Anytime we go through one door and into another, we have to mentally assess what we’re leaving behind. Some things from the past will always remain there, while we may choose to carry along other aspects of life before into the next phase. When we close the door on the past, it’s often helpful to have a sense of closure to make peace with what stays behind.
How do you get closure after divorce?
Some grieve the loss. Let’s face it, divorce is a lot like a death, so it only makes sense to work through the stages of loss to come to terms with the fact that life will never be the same.
Some perform a ritual. When people die, we hold a funeral for them. Maybe it will help to have a divorce party (somber or celebratory, it’s all up to you!)? Humans have tended to attach a ceremony or ritual to most major life milestones to make them “official.”
Some soften the blow with pleasant things. Who doesn’t feel better with favorite people, places, and things around? Your best friend and favorite pet in front of a good movie with a pint of tasty ice cream might be all you need to create a good send-off; just make sure it’s not a temporary bandage on emotions that need to be dealt with! Temporary solace is fine so long as you eventually face the facts.
Some say goodbye. In the case of a divorce, we have an ex and even friends or family from that side of the family who may no longer be part of our future. The divorce “goodbye” may not be as sentimental and sweet as the type you give your best friend before moving abroad for a year, and it’s possible that an actual farewell may not be spoken. In this situation, actions might speak louder than words, and it’s just understood that we’ll have nothing to do with one another anymore.
Some of us put a lid on the past through introspection. We don’t always get a “goodbye” or the answers and resolution we would like to neatly wrap up the loose ends, so we achieve this through reflection, taking responsibility for our actions, and seeking forgiveness. Sometimes we need to just forgive ourselves for feeling like we somehow failed. Sometimes we forgive an ex simply so we are free to let go, not necessarily because we condone their actions or wish to continue the relationship.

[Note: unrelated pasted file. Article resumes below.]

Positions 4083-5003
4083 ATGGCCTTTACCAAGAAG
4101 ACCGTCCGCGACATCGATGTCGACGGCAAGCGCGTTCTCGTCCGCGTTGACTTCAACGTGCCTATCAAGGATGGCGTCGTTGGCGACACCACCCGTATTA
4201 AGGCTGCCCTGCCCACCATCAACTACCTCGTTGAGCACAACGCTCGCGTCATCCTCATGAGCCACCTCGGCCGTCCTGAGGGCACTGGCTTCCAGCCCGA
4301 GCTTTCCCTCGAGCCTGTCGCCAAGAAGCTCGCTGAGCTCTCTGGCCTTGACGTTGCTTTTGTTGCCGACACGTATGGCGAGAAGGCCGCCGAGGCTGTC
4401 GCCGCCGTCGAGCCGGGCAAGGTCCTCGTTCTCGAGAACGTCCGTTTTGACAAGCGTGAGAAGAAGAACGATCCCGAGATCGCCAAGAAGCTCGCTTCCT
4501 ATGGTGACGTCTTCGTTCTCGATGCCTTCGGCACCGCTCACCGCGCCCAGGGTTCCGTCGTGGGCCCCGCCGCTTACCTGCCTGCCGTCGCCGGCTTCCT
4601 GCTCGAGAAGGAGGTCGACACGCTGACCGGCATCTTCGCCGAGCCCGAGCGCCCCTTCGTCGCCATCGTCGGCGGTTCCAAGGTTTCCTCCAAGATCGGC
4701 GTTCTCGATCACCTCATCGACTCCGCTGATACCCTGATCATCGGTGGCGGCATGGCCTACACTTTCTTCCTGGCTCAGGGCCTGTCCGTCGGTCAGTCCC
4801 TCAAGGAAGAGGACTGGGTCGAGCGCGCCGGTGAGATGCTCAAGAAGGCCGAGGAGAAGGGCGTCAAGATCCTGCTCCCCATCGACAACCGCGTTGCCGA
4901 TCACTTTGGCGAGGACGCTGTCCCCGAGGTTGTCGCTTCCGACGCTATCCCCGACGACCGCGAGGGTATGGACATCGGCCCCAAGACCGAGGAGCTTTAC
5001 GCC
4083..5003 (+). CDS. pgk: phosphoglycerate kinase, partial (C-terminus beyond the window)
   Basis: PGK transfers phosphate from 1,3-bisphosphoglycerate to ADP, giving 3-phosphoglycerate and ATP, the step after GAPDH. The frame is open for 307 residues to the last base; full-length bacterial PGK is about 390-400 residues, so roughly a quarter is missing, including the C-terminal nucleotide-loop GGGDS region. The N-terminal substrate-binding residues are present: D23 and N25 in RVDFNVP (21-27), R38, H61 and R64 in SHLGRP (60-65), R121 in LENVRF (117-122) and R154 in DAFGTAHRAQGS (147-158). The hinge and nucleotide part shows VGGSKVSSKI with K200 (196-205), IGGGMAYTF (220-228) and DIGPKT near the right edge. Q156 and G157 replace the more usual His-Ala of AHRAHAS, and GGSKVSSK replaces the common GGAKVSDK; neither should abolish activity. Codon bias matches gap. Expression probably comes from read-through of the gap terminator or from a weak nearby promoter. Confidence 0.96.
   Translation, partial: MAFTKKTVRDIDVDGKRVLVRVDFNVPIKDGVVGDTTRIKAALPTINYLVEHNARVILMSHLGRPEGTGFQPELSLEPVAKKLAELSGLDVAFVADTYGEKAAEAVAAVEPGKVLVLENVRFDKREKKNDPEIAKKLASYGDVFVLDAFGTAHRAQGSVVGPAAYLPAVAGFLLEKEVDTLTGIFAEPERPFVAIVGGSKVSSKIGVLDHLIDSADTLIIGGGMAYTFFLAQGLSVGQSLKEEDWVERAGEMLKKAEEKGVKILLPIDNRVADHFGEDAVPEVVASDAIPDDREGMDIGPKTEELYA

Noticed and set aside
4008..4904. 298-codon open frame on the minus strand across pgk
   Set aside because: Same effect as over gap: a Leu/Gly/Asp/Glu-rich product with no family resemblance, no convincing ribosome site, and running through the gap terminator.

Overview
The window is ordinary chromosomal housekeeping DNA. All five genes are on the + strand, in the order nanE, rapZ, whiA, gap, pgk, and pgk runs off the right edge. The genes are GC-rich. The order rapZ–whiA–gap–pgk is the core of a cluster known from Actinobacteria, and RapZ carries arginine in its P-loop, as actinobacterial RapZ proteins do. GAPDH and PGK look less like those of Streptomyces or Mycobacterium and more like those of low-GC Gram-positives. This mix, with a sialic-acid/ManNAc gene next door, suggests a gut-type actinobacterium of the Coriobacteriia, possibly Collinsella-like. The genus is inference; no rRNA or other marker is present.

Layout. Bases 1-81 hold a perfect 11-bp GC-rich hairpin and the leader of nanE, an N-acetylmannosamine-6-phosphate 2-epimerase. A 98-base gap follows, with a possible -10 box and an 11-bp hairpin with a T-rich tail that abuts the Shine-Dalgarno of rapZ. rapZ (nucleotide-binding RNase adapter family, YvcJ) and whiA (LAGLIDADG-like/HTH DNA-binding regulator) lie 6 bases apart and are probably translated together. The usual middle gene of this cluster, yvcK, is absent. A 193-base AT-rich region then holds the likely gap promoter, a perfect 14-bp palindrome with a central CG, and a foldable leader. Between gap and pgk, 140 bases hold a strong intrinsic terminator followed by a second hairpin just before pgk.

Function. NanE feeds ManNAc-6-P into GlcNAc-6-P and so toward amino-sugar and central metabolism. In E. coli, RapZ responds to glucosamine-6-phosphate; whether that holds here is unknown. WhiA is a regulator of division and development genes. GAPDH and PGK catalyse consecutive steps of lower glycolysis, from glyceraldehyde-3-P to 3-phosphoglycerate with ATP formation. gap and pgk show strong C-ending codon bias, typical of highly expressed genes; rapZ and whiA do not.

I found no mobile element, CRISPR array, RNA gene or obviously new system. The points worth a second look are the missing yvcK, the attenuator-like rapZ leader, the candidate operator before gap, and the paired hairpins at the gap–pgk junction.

Sometimes we say farewell to people and things who will still be a part of our lives. When we co-parent after divorce, our ex, and to an extent, their family will still be a part of our lives. Closure in these circumstances means finding a way to close off the feelings and connections of the past relationship
Did you say “goodbye” to your ex and your past life so you could get closure after divorce?
Bree discovered that her husband was cheating on her, and fathering a child with his mistress during her second trimester of pregnancy with their second child. Her pregnancy, which should have been marked with joyous planning of the nursery and choosing baby names was, instead, defined by appointments with her lawyer to plan her divorce. She endured awkward prenatal appointments with her soon-to-be-ex, as they decided how best to handle his presence during childbirth and what their life would be like after.
He made closing the door on the past easy for her from the standpoint that she has absolutely no interest in a relationship with him after his betrayal. He also helped to push himself out of her and their child’s life because he requested not to have overnight visitation with the baby, which will significantly impact the amount of time he is available to parent.
Many of us, if wearing Bree’s shoes, might have been all too happy to walk away from the marriage, with barely a glance in the rearview mirror; however, Bree opted for an unconventional end to her marriage.
Bree and her ex-husband exchanged their “goodbyes” in the form of her discovery of his infidelity, which was followed by her announcement that she would seek divorce. No other explanation was needed, and he had already moved on to his next “victim.”
Three months since their divorce was final, Bree and her ex will board a plane to attend a wedding in another state. They are attending together, though not as a couple, because she plans to use the opportunity to say farewell to his entire family. Since many of them live out-of-state, this is likely the last chance she will have to see any of them, and a unique opportunity to meet with all of his relatives in one place.
Will she expose her ex’s misdeeds and seek sympathy from his family?
Will she give former in-laws and others a piece of her mind now that the marriage is over?
Will his family rally around him and attack her, since she will be vulnerable and alone?
Will she have the opportunity to express her affection and gratitude for the members of her family she still loves?
It’s hard to say what might happen. A wedding can already be an emotionally-charged event; but, Bree feels that it’s important to have an opportunity for closure with this large group of people she never plans to see again. A significant chapter of her life is preparing to close, including a family she was once a part of and people who once meant something to her.
In many cases, friends and family still care about both exes and don’t want to be prevented from contact just because of a divorce. In other cases, relatives take sides, almost without question; so, their relative’s ex becomes “the enemy” no matter what. Sometimes, we find it quite easy to pull the curtain closed and walk away, knowing that the pain of the past, and all those associated with it, can remain there.
Will you maintain a relationship with anyone from your marital past?
Will you say “goodbye,” say your peace, or just leave it behind?